The 'Canadian Tuxedo' Can Apparently Be Traced Back to Bing Crosby

Before denim-on-denim was a certified fashion trend, pairing a jean jacket or shirt with your favorite pair of blue jeans was considered a sartorial faux pas. Nicknamed the “Canadian Tuxedo,” the look quickly became the butt of many pop culture jokes after it was made infamous by the movie Super Troopers. (In the film, a trooper asks his sergeant, "How's it going Denim Dan? You look like the president, chairman, and CEO of Levi Strauss. Hey, where'd you get the Canadian tuxedo?") 

However, Boing Boing reports that the phrase might have been coined far before the 2001 comedy hit theaters. According to Levi’s Vintage Clothing, legendary singer Bing Crosby was denied entrance into a Canadian hotel in 1951 because he and his companion were clad in head-to-toe denim. Management soon realized that Crosby was a celebrity and let him in. However, tales of the incident spread, and designers at Levi Strauss and Co. eventually caught wind and designed Crosby a custom jean tuxedo jacket. That way, his denim would be dressed up enough for the swankiest of establishments.

Fashioned from the same denim LS&Co used for their original 501 Jeans, the jacket was dressed up with a corsage made of the branded Red Tabs, affixed to the lapel with copper rivets. Inside, a leather patch was emblazoned with a “Notice to All Hotel Men,” informing hospitality managers that denim is “a perfectly appropriate fabric and anyone wearing it should be allowed entrance into the finest hotels.”

LS&Co gave the jacket to Crosby at the 1951 Silver State Stampede in Elko, Nev., where he was honorary mayor, and Crosby even wore it in press appearances for his new film, Here Comes the Groom. Now, more than 50 years later, fashionable retailers sell similar ensembles—proving that any look, even the "Canadian Tuxedo," can become trendy if you just give it time.

[h/t Boing Boing]

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David Lynch's Amazon T-Shirt Shop is as Surreal as His Movies
Dominique Faget, AFP/Getty Images
Dominique Faget, AFP/Getty Images

David Lynch, the celebrated director behind baffling-but-brilliant films like Eraserhead, Blue Velvet, Mulholland Drive, and Twin Peaks, is now selling his equally surreal T-shirts on Amazon.

As IndieWire reports, each shirt bears an image of one of Lynch’s paintings or photographs with an accompanying title. Some of his designs are more straightforward (the shirts labeled “House” and “Whale” feature, respectively, drawings of a house and a whale), while others are obscure (the shirt called “Chicken Head Tears” features a disturbing sculpture of a semi-human face).

This isn’t the first time Lynch has ventured into pursuits outside of filmmaking. Previously, he has sold coffee, designed furniture, produced music, hosted daily weather reports, and published a book about his experience with transcendental meditation. Art, in fact, falls a little closer to Lynch’s roots; the filmmaker trained for years at the Pennsylvania Academy of the Fine Arts before making his mark in Hollywood.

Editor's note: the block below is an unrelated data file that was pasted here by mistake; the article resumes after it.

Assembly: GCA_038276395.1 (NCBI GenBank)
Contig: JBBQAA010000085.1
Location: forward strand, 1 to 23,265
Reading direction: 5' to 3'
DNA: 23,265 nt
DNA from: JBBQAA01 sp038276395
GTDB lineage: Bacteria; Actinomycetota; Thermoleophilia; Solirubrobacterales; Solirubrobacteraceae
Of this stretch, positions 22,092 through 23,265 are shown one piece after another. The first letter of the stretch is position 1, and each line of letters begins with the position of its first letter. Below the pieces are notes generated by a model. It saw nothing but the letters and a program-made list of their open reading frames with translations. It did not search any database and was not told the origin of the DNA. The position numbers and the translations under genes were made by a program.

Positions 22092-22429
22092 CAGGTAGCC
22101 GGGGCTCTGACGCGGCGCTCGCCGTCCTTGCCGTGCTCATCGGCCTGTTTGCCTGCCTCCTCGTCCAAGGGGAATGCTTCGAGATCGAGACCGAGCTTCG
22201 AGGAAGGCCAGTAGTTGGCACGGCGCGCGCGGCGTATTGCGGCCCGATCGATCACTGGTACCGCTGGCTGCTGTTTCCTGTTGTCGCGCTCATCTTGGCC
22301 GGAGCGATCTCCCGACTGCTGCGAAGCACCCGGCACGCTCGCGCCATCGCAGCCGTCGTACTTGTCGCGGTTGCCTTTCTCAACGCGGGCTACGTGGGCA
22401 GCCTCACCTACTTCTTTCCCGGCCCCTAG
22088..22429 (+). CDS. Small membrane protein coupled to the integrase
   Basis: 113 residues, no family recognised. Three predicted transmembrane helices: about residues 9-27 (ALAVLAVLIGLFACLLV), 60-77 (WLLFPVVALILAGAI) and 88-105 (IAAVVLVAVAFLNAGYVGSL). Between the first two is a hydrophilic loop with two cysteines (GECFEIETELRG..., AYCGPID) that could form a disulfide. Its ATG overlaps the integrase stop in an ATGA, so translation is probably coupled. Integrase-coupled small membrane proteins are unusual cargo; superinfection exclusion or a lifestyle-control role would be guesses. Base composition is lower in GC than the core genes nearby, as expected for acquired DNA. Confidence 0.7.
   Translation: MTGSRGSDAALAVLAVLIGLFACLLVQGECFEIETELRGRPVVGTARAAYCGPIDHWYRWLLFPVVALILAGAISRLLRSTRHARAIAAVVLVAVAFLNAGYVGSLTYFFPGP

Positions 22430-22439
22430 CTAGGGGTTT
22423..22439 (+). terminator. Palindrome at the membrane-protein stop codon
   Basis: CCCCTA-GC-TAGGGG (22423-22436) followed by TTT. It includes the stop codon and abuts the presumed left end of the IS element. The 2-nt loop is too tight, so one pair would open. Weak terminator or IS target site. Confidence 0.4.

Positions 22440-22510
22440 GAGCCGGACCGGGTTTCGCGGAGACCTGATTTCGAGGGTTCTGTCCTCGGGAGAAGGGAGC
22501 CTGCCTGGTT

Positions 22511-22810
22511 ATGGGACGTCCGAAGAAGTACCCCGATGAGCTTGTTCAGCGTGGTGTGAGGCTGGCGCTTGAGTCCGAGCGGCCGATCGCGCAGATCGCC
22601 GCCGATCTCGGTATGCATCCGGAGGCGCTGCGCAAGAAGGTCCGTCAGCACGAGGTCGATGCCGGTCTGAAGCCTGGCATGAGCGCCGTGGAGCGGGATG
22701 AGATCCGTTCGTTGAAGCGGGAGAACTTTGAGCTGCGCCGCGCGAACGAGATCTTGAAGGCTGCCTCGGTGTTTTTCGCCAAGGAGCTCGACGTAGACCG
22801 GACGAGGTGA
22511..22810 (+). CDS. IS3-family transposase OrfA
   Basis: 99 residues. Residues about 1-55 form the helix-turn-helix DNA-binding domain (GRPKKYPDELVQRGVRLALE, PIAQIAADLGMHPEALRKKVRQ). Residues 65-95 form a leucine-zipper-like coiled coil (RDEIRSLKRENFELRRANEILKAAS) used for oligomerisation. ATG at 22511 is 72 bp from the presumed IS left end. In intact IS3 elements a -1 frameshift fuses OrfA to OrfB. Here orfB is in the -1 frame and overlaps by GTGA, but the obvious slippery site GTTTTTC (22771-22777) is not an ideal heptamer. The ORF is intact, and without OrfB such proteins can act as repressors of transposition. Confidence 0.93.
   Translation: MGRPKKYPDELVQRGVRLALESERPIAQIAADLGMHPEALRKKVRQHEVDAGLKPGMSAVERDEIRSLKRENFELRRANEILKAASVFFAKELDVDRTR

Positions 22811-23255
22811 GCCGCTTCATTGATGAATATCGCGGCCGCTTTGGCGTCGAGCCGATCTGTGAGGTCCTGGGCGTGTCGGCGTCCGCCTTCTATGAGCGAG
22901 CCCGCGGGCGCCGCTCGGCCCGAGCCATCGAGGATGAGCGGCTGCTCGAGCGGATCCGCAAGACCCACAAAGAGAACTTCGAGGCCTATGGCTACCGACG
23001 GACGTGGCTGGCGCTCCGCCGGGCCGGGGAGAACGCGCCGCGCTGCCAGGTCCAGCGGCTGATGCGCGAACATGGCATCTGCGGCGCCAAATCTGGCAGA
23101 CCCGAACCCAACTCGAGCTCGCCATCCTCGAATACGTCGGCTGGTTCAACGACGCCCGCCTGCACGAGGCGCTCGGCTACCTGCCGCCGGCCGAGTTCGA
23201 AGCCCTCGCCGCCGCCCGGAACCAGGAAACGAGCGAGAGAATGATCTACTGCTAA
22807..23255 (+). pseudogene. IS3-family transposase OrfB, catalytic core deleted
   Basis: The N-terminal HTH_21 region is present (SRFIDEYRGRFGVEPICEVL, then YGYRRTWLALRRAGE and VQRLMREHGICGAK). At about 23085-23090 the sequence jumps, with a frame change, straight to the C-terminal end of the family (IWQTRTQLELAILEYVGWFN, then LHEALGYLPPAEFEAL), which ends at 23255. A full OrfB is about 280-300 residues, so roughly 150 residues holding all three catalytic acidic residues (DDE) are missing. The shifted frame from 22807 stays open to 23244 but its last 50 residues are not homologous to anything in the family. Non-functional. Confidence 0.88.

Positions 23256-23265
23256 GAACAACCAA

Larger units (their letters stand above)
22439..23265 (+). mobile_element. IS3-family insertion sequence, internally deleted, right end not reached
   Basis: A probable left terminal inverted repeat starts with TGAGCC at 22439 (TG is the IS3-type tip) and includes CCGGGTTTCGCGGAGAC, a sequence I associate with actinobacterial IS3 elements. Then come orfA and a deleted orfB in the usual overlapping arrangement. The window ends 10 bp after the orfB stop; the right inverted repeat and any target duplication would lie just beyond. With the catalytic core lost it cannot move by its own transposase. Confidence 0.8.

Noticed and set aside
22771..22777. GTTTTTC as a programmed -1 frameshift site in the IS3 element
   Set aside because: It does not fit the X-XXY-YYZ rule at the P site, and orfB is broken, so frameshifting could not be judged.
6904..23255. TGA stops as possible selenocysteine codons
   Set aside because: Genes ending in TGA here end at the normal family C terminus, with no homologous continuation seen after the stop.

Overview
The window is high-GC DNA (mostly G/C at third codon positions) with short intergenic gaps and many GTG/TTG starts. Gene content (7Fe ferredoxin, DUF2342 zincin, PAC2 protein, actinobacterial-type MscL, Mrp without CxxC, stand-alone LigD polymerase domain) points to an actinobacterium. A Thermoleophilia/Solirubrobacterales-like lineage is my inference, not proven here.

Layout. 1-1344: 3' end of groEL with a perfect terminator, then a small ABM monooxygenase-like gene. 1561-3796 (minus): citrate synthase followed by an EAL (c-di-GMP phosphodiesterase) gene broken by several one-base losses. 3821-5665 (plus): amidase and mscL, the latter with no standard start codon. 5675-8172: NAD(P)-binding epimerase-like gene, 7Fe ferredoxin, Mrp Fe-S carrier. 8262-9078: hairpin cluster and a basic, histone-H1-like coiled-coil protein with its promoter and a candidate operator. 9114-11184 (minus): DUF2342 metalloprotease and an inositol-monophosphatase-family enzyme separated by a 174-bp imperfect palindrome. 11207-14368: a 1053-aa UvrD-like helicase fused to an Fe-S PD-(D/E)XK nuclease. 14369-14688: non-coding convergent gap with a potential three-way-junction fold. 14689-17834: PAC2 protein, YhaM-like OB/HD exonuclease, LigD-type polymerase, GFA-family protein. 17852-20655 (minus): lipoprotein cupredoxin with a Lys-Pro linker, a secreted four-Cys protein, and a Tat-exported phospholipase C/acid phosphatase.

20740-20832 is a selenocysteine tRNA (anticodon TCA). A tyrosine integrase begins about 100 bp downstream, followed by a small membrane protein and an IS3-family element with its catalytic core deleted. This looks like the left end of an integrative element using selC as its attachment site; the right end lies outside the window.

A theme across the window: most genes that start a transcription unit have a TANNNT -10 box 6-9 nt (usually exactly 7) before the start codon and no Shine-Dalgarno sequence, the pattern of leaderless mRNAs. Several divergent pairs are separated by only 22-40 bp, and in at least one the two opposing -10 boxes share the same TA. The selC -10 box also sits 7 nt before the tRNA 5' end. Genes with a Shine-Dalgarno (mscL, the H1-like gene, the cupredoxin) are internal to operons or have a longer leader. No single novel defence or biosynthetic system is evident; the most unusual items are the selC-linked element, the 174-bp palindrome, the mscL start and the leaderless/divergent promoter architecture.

Lynch’s Amazon store currently sells 57 T-shirts, ranging in size from small to triple XL, all for $26 each. As for our own feelings on the collection, we think they’re best reflected by this T-shirt named “Honestly, I’m Sort of Confused.”

Check out some of our favorites below:

T-shirt that says "Honestly, I'm Sort of Confused"
"Honestly, I'm Sort of Confused"

Buy it on Amazon

T-shirt with a drawing of a sleeping bird on it
"Sleeping Bird"

Buy it on Amazon

T-shirt that says Peace on Earth over and over again. The caption is pretty on the nose.
"Peace on Earth"

Buy it on Amazon

T-shirt with an image of a screaming face made out of turkey with ants in its mouth
"Turkey Cheese Head"

Buy it on Amazon

T-shirt with an odd sculpted clay face asking if you know who it is. You get the idea.
"I Was Wondering If You Know Who I Am?"

Buy it on Amazon

T-shirt with an image of a sculpted head that is not a chicken. It is blue, though.
"Chicken Head Blue"

Buy it on Amazon

T-shirt with a drawing of a lobster on it. Below the drawing, the lobster is labeled with the word lobster. Shocking, I know.
"Lobster"

Buy it on Amazon

T-shirt with an abstract drawing of what is by David Lynch's account, at least, a cowboy
"Cowboy"

Buy it on Amazon

[h/t IndieWire]

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Meet the Feather Artisans Who Adorn Paris's Cabaret Dancers
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iStock

You can't have cabaret without the feathers. In Paris, one business has been making the plumed and bedazzled costumes for Moulin Rouge and other music halls since 1929. Maison Février has adorned the likes of Josephine Baker and French ballet dancer Zizi Jeanmaire, painstakingly attaching hundreds of feathers to headdresses, skirts, and other costume elements by hand. They use only feathers from birds specially bred—and not killed—for their colorful feathers. The results, as shown in the Great Big Story video below, are a delight to behold.

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